[26:17] And then all of a sudden it's like, okay, let's follow, let's go down this trail that we didn't see, right? And all of a sudden, there may be a potential solution there to their conundrum.
Yeah, I love that, Jason. I really love that, because that's my experience as well. They know a lot of things, but they need to have time to reflect, they need to have time to think.
Many of my clients, they say that we don't have time, time enough to reflect.
So, one of the things that I need to do is make them make time.
You know, for me, it's almost akin to someone trying to get from point A to point B, from one city to another city, and they're speeding along because they got to get to a meeting, but they don't have time to look at the signage, right, to make sure they're going the right direction.
They're just speeding along. They see the tarmac, they see the asphalt, just keep following the road, right?

[27:09] But unless you look at the signage, how do you know you're going in the right direction?
You may feel like you're going in the right direction, but maybe those feelings, you're basing your decisions based on false data or misinterpretation of that data, right?
So I think it's so important to find that time to reflect, just to look up, to make, sure you're heading in the right direction on the horizon.
Yeah. And also if it's a team or an organization, you need to, maybe your brain and your knowledge that okay we have to do this but you have to have the people with you so you have to also you have to be aware that other people maybe need more time than you and how can you then you as a leader.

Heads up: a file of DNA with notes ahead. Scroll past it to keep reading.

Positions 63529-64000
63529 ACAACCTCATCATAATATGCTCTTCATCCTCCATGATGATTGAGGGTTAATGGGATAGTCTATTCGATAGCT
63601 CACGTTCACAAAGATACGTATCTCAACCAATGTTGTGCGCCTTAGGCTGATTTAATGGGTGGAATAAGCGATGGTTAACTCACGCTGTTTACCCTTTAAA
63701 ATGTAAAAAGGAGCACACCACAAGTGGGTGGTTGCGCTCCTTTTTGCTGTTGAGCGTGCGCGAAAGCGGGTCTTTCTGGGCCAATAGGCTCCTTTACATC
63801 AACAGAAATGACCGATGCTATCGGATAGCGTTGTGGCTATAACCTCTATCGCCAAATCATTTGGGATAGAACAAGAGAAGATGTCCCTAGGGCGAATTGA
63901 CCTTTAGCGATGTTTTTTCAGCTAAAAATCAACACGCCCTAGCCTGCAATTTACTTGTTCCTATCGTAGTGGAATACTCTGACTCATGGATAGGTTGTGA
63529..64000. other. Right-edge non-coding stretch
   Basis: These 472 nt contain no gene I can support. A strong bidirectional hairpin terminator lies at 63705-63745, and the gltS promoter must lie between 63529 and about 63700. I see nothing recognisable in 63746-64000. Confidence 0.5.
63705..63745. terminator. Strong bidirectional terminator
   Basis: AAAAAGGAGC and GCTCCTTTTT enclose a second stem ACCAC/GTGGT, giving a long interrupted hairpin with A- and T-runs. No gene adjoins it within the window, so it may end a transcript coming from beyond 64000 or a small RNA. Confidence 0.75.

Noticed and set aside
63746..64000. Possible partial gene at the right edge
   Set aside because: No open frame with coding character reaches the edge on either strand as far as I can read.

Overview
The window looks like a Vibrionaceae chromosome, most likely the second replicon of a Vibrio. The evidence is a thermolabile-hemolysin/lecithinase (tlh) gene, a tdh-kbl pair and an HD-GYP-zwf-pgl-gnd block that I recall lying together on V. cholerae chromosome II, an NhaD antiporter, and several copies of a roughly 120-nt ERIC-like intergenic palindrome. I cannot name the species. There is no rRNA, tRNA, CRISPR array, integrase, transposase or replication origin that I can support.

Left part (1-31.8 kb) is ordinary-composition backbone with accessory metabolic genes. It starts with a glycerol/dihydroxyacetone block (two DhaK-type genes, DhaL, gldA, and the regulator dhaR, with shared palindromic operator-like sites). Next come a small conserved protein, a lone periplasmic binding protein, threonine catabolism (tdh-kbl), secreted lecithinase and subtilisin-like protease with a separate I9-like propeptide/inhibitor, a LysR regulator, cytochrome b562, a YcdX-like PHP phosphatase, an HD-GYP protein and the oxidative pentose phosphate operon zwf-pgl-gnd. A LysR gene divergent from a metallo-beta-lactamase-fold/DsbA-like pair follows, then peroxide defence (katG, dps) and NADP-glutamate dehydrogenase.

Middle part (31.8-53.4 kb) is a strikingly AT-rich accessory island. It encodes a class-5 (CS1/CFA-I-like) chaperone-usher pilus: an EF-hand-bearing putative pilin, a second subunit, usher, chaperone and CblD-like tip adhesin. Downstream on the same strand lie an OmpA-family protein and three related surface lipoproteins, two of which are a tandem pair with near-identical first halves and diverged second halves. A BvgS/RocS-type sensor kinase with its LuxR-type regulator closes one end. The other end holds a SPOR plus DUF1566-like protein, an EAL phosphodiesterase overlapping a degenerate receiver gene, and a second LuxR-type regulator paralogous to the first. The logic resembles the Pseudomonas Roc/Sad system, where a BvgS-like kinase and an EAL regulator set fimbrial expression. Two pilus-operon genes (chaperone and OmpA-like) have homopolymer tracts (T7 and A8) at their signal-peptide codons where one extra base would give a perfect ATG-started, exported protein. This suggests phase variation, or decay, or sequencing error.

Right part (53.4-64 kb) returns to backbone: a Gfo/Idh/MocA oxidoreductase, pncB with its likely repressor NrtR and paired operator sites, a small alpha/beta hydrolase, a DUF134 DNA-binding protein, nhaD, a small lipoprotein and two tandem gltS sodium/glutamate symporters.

[27:55] Facilitate or make time for dialogue so you can unite about where are we and where do you where do we really want to go if i can just shift the conversation because What I see a lot of times, especially younger people coming up in the game, they're very skilled, very knowledgeable, and they're hungry to make a difference, to contribute, to add value. But a lot of the times, they're so focused on the performance that sometimes they have an imposter syndrome. Logically, they know they've been placed in that position because of their skill, knowledge, and who they are. But emotionally, they feel that someone's made a mistake. And this imposter syndrome, as I said, and they get so wrapped up in perfection that they, will check things three, four times when they know logically they've done it right the first or the second time. How do you help someone to show a little more self-compassion to themselves? And how important is self-compassion in this process, of between learning and performance?
Well, I think if you want to be really good in something, if you really want to master something, you have to meet yourself with compassion because you're going to fail a lot.

[29:14] So if you are a person that only wants to be good, but you don't want to fail, I think it's really good to grow as fast as you need to grow to be really good at something.
In my world, maybe I use the terms a little different than you, but I make a difference between performance and result. And in football, for example, you can tell that if we win with the 3-0, that's a result. But how we played, that is the performance.

[29:46] So in business, results are the numbers that you are trying to use. But performance is more like


Creating a clear direction and cultivating the desired culture


[29:56] how do we do things here? What do we, how do you say it? How we collaborate, how we cooperate, how we communicate. So I try to ask the leaders, okay, you want to reach those results, but how are you going to do it? And many of them think that's a really difficult question. Of course, it is because then you starting to talk about what do we want to see more of here? And that is, is, for some, maybe they don't want to make it so clear, because there are many ways to go to Rome, for example.